Ghana Must Go

These bags that are now seen in fashion, sold by stores such as Topshop, Opening Ceremony and high-end designers like Louis Vuitton are originally known as “Ghana Must Go” bags in most of West Africa. It is also humorously called “Efiewura Sua Me” in Ghana, meaning “help me carry my bag” as there’s always someone at the bus station, market, etc who needs help moving such bags. (Koranteng’s Toli, 2007)

 

It all began in 1983 Nigeria, when an exodus of over 2 million West African immigrants (mostly Ghanians) transpired. This was due to socioeconomic hardships in Nigeria which occurred during 1983 when oil prices plummeted. Being an oil-rich country, Nigeria had the luxury of economic benefits during an oil boom in the 70s. This provided job opportunities which lured in neighboring countries in search of better lives. Unfortunately,  it was short-lived and the economy weakened, instigating the “Ghana Must Go” revolution. This was an extremely difficult time as many who departed Nigeria were denied entry into other countries (because of their reluctancy to an influx of immigrants). As a result, expelled immigrants were forced to camp in the middle of the borders of Nigeria & Benin Republic. Even worse, some Ghanians drowned in severely crowded boats, traveling by sea. Incidentally, in 1969, Ghana also forcefully expelled hundreds of thousands of immigrants from its country due to economic crisis. For some, this was believed to be an act of retaliation. However, the relationship between Nigeria & Ghana has since been strengthened and migration was then named “Ghana Must Go”.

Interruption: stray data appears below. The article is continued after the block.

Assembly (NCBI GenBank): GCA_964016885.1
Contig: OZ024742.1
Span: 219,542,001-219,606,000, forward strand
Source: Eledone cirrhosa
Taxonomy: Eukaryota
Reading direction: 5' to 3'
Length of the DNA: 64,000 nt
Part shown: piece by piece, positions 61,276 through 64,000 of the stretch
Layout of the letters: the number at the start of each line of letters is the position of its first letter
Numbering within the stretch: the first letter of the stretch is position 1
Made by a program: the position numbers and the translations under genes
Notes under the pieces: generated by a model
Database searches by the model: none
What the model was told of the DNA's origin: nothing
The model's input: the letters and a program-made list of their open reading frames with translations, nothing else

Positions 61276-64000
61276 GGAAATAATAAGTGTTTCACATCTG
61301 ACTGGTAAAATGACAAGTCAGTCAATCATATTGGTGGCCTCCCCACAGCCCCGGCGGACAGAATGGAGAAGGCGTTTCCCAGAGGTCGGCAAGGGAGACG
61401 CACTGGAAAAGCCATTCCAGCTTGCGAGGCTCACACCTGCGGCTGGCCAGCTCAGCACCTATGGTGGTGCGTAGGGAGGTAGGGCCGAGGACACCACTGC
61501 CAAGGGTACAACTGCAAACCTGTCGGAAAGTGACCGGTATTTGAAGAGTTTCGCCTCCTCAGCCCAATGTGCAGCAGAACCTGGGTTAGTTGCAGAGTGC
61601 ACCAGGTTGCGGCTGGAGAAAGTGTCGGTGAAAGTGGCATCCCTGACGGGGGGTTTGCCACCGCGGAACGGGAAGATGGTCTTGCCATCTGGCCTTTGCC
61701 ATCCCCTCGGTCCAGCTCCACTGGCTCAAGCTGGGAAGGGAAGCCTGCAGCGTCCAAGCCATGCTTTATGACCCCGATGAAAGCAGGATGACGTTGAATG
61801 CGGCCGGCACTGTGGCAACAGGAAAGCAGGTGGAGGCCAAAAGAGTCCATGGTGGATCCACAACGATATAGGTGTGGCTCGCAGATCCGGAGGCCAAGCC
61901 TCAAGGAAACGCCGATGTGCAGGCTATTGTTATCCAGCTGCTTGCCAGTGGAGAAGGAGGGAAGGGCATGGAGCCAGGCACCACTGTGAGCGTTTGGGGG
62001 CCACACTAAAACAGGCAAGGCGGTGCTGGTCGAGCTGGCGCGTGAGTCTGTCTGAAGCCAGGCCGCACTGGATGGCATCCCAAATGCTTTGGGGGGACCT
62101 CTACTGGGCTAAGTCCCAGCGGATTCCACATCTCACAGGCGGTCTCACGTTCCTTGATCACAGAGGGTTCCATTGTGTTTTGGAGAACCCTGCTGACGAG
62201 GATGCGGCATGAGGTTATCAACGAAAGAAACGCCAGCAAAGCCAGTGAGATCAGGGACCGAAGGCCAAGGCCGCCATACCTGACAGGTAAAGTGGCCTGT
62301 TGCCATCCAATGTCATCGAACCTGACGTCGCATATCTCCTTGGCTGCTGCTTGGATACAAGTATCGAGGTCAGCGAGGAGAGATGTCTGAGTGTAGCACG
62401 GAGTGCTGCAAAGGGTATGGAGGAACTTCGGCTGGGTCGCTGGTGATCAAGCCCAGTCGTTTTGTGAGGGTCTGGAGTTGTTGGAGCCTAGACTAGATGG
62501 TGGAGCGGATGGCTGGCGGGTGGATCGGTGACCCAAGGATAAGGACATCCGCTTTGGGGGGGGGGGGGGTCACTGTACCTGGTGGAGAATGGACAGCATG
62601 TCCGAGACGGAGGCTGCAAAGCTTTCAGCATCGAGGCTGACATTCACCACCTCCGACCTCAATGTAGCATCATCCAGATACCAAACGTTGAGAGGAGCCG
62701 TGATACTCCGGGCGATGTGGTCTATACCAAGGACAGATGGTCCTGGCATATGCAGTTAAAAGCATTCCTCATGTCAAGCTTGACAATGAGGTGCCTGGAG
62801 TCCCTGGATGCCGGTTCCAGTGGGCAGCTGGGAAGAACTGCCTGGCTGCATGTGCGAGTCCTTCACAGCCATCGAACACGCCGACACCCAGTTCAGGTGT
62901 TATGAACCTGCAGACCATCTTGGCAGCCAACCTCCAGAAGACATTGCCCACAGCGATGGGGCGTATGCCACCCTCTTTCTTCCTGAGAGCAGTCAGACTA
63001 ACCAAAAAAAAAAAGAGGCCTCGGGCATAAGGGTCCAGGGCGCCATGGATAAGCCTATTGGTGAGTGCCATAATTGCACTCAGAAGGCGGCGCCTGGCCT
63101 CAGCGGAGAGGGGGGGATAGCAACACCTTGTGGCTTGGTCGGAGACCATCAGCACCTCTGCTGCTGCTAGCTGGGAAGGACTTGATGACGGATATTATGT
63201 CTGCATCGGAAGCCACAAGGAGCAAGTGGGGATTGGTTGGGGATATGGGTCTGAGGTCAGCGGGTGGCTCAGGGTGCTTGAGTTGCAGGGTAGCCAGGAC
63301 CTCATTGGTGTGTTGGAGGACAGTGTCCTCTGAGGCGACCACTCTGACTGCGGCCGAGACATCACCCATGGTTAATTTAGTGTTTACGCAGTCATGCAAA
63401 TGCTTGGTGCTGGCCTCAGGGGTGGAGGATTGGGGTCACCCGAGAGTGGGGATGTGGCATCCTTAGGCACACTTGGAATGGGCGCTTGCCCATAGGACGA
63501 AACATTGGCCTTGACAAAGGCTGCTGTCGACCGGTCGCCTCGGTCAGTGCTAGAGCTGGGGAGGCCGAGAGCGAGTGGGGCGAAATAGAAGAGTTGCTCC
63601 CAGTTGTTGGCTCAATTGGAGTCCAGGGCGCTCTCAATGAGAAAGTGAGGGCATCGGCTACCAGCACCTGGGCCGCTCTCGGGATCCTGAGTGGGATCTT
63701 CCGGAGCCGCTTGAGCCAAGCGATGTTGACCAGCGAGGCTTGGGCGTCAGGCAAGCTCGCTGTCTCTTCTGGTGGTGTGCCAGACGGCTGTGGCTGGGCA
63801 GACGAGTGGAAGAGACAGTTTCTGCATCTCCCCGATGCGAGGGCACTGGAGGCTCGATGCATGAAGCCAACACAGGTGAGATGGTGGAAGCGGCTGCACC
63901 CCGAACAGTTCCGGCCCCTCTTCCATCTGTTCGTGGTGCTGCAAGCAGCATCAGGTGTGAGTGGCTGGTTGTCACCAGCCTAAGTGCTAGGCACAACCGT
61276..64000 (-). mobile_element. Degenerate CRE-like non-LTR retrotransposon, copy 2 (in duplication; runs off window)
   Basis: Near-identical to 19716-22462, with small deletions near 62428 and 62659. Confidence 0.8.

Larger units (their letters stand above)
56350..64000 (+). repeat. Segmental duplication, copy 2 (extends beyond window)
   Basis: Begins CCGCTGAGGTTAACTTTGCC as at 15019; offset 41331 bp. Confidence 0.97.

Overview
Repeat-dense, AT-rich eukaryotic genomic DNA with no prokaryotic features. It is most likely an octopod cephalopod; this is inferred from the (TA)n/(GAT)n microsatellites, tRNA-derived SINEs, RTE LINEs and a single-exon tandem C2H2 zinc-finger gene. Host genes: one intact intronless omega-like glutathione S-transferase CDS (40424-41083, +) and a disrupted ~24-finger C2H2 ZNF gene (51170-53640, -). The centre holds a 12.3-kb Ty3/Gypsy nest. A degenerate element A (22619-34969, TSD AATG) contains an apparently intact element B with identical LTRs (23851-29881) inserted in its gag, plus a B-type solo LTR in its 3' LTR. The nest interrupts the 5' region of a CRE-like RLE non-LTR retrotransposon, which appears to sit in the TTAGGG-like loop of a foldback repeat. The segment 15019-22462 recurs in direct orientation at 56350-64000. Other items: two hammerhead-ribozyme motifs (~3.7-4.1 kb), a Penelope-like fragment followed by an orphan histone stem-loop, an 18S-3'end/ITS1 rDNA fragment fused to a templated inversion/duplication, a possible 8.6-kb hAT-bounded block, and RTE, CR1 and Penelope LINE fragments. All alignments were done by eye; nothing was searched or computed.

Source: Olaleye, L. The London School of Economics & Political Science. 

 

Time & time again, history has proven to us that forceful relocation is one of the first choices that the government makes when facing economic hardships. It is important for leaders to govern in a peaceful and fair manner that prevents the ordering of people of different nationalities from countries. There’s always another way, we just have to look harder. 

Credits:

Seamstress: Ms. Rose Obiegbu, my mother

Designer, creative director, sewing assistant & stylist: Chioma Obiegbu

Photographer: Learon Coleman

Model: Fatimat Ayinde